Thousands of supporters filled an amphitheater west of Boca Raton for Donald Trump on Sunday as polls show the part-time Palm Beach resident riding a big lead into Tuesday’s Florida Republican primary.
“This is my second home. I love Florida,” Trump said after arriving by helicopter at Sunset Cove Amphitheater in Burt Aaronson South County Regional Park.
Trump made an early reference to “what a lousy senator you have” — Florida Sen. Marco Rubio, who trails in his home state and whose presidential hopes will likely be extinguished with a Florida loss.
Just two nights after thousands of protesters packed a Trump rally in Chicago and the Trump campaign cited security threats in calling off the event, Sunday’s rally featured few interruptions or disturbances.
A man and two teenagers were led out by Palm Beach Sheriff’s Office deputies near the end of Trump’s remarks after getting involved in a shoving match. As Trump’s helicopter prepared to leave, about two dozen supporters and two dozen opponents of the celebrity mogul shouted slogans at each other from opposite sides of a road, separated by about 15 deputies.
Addressing the Chicago incident, Trump said: “We had some, I would say they were — let’s be nice –protesters, OK? Let’s call them protesters. And we had had a decision to make. We had to make this decision. We want peace, we want happiness, we want everyone to go home really happy, really peaceful, so we said, you know what we’ll do, we’ll postpone it, and it was a really wise decision.”
Trump spent much of his remarks crowing about his poll numbers and lead in Republican delegates over rivals Rubio, Texas Sen. Ted Cruz and Ohio Gov. John Kasich.
“I win with women. I win with men. I love the women. I do love the women. … We win with the military. We win with the vets. We win with young, we win with old. We win with highly educated and we win with less than highly educated,” Trump said.
Trump bragged that he has a 21-point lead in Florida, but urged his supporters to act is if the race is close.
“It’s very important to vote — but only if you’re going to vote for Donald J. Trump, OK? Otherwise, don’t vote. Do not vote if you’re going to vote for anybody else.”
Before Trump took the stage, campaign adviser Stephen Miller urged the crowd to deal Rubio a knockout blow.
“We are two days away — two days away from ending once and for all the menace of Marco Rubio,” Miller said.
Trump repeated his signature pledge to build a wall between the U.S. and Mexico and make Mexico pay for it, but said critics are wrong to brand him anti-Hispanic.
“I love the Mexican people. I love the Hispanic people. So many work for me,” Trump said.
Although Trump is leading the race for the Republican nomination, the crowds he draws are nothing like a traditional Republican gathering.
“We’re not loyal to the GOP. We’re loyal to Trump,” said Harley Bradley, of Delray Beach. “We’re sick of electing politicians that don’t do what they promise. It’s as simple as that. Trump’s not a politician. He’s a businessman. That’s why the GOP is so scared of him — he’s going to upset their gravy train,” Bradley said.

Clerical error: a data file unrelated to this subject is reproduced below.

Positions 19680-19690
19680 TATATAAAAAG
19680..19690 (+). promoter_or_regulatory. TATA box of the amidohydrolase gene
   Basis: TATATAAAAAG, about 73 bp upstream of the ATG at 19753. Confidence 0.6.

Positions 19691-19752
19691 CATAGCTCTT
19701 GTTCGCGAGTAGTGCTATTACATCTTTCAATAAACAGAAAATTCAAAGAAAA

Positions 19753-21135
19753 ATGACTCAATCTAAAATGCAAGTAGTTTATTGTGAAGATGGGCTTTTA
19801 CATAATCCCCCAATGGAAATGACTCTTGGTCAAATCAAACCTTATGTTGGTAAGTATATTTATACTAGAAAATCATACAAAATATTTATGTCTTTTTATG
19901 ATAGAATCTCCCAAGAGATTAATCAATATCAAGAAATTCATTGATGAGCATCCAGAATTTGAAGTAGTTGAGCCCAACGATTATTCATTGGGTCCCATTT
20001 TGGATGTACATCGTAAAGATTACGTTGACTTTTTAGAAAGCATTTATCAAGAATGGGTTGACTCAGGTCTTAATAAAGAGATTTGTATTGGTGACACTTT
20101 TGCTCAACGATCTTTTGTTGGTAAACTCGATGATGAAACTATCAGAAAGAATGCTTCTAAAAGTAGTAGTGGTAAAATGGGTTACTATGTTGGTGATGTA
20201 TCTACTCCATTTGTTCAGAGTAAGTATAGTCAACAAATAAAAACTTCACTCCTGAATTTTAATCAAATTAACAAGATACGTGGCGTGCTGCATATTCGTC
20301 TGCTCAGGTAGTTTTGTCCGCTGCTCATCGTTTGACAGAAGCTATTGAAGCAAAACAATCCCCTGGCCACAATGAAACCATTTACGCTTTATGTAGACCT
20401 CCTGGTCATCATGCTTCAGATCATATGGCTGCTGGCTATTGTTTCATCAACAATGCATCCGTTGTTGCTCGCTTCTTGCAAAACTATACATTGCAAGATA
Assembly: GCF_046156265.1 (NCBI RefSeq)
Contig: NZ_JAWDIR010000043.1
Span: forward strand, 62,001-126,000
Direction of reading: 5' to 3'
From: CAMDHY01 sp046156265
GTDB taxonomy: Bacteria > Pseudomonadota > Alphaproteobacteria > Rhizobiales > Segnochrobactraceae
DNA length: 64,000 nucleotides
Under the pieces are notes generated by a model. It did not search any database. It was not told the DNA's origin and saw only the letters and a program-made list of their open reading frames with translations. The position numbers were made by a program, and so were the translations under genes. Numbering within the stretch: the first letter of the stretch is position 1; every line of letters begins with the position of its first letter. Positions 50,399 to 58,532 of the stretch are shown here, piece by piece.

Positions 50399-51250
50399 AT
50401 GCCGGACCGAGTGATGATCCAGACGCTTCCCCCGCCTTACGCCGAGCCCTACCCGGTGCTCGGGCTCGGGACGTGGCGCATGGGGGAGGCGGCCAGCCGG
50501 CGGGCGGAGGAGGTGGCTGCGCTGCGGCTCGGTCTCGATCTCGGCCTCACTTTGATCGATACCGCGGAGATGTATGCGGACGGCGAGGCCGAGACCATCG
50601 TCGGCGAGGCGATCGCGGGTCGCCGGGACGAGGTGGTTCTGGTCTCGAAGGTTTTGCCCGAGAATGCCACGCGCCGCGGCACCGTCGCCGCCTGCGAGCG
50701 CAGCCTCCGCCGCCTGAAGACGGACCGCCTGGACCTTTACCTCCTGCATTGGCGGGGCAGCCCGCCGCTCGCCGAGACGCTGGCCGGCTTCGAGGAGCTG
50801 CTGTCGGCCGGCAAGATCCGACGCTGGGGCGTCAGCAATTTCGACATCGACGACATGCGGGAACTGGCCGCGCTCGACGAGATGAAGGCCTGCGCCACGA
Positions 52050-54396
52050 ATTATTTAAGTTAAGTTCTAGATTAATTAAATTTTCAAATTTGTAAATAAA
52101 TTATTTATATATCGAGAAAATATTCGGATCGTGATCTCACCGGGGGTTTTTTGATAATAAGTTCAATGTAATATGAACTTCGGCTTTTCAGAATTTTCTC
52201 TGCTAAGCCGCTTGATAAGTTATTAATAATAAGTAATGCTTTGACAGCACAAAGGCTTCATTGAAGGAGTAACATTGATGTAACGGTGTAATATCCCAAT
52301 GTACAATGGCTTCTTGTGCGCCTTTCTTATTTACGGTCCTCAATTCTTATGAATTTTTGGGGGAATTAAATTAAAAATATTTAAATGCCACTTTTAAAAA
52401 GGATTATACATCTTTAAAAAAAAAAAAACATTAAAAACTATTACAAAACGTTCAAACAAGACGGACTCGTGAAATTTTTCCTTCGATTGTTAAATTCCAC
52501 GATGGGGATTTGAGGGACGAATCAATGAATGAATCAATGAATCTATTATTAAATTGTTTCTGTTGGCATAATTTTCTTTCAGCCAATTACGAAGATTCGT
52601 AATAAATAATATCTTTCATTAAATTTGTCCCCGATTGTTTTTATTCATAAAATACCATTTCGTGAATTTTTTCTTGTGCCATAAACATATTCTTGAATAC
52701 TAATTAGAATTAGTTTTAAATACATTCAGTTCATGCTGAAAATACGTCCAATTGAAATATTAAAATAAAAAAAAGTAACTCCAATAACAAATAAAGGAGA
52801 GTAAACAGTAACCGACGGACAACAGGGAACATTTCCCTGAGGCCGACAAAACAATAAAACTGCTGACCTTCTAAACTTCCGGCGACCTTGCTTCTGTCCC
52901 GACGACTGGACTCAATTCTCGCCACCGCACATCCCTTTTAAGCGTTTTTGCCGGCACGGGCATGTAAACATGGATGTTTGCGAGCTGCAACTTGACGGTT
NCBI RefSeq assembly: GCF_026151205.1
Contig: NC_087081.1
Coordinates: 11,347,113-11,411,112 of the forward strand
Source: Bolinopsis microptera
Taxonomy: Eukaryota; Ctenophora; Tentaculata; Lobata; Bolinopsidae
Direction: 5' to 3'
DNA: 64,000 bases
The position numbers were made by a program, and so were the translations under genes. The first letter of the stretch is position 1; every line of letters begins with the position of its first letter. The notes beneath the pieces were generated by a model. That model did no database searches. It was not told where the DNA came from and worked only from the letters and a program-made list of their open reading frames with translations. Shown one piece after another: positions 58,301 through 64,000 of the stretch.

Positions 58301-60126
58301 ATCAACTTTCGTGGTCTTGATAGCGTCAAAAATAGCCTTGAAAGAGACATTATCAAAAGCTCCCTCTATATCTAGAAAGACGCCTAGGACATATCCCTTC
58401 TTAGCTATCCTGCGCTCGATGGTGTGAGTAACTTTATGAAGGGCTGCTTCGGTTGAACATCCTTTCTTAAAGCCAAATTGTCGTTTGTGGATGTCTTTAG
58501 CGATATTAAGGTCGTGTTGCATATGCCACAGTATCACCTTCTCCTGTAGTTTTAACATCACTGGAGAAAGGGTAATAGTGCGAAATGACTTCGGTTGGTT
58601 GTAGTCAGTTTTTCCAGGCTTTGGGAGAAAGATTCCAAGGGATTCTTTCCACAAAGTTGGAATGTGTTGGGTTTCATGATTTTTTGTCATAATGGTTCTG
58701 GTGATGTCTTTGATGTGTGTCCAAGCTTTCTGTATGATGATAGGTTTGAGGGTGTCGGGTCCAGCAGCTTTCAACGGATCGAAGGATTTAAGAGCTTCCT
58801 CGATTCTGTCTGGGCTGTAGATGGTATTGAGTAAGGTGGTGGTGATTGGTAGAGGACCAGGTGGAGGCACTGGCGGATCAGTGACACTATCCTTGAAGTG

Trump’s promise to build a border wall and bring back jobs is reviving voters of both parties who have become apathetic, said Paul Pontrelli, a 79-year-old New York Department of Corrections captain.
“Building that wall is bringing the silent majority forward. Why else do you think all these people are here?” said Pontrelli, pointing to the growing crowd in front of the stage.
Tony Gannacone, of Boca Raton, brought a sign that read “Trump Lives Matter” in response to Friday night’s cancellation of the Chicago rally.
“All lives matter. After Chicago, it’s pretty clear that the lives of people who support Trump don’t matter … It’s a travesty the way we’re being treated,” Gannacone said.
Gus Bohme, a teacher at William T. Dwyer High School in Palm Beach Gardens, was leaning toward voting for Rubio. Then he saw the mayhem in Chicago.
“Trump should be able to say what he wants to say. I’m here to listen,” said Bohme as he stood in line.
Angelika Laskawska, 24, of Boca Raton, said many of her peers like Trump because “he tells the truth … If you asked 25 of my friends who they are voting for, 20 would say Trump.”
Not everyone who came to the rally was a Trump fan.
John Nichols, a Toronto resident who has a winter home in Deerfield Beach, says his fellow Canadians are “offended by the rhetoric and anger of the campaign.” He predicted the Trump enthusiasm will calm down by November.
“I think your better angels will prevail,” Nichols said.
Jasmen Rogers and about 20 members of Broward Black Lives Matter were told by Palm Beach County deputies they could not enter. Chanting “Black Lives Matter,” they gathered about a football field away and marched. About 10 PBSO stood silently around the demonstrators as a crowd gathered.
There were no incidents.
“We wanted to go inside and listen. Is that so bad?” said Rogers, wearing a black T-shirt that read “Are you scared of my truth?”
One of the few African-Americans at the rally was Sly Buford, a real estate investor who lives in Boca Raton. He has read several of Trump’s books and admires him as a businessman.
“I’ve gotten lots of looks from people. I can tell they are thinking, ‘What are you doing here?’ I can tell what they are thinking. It makes me feel sad that in 2016 many people still hate each other,” he said standing in front of the stage waiting for Trump.
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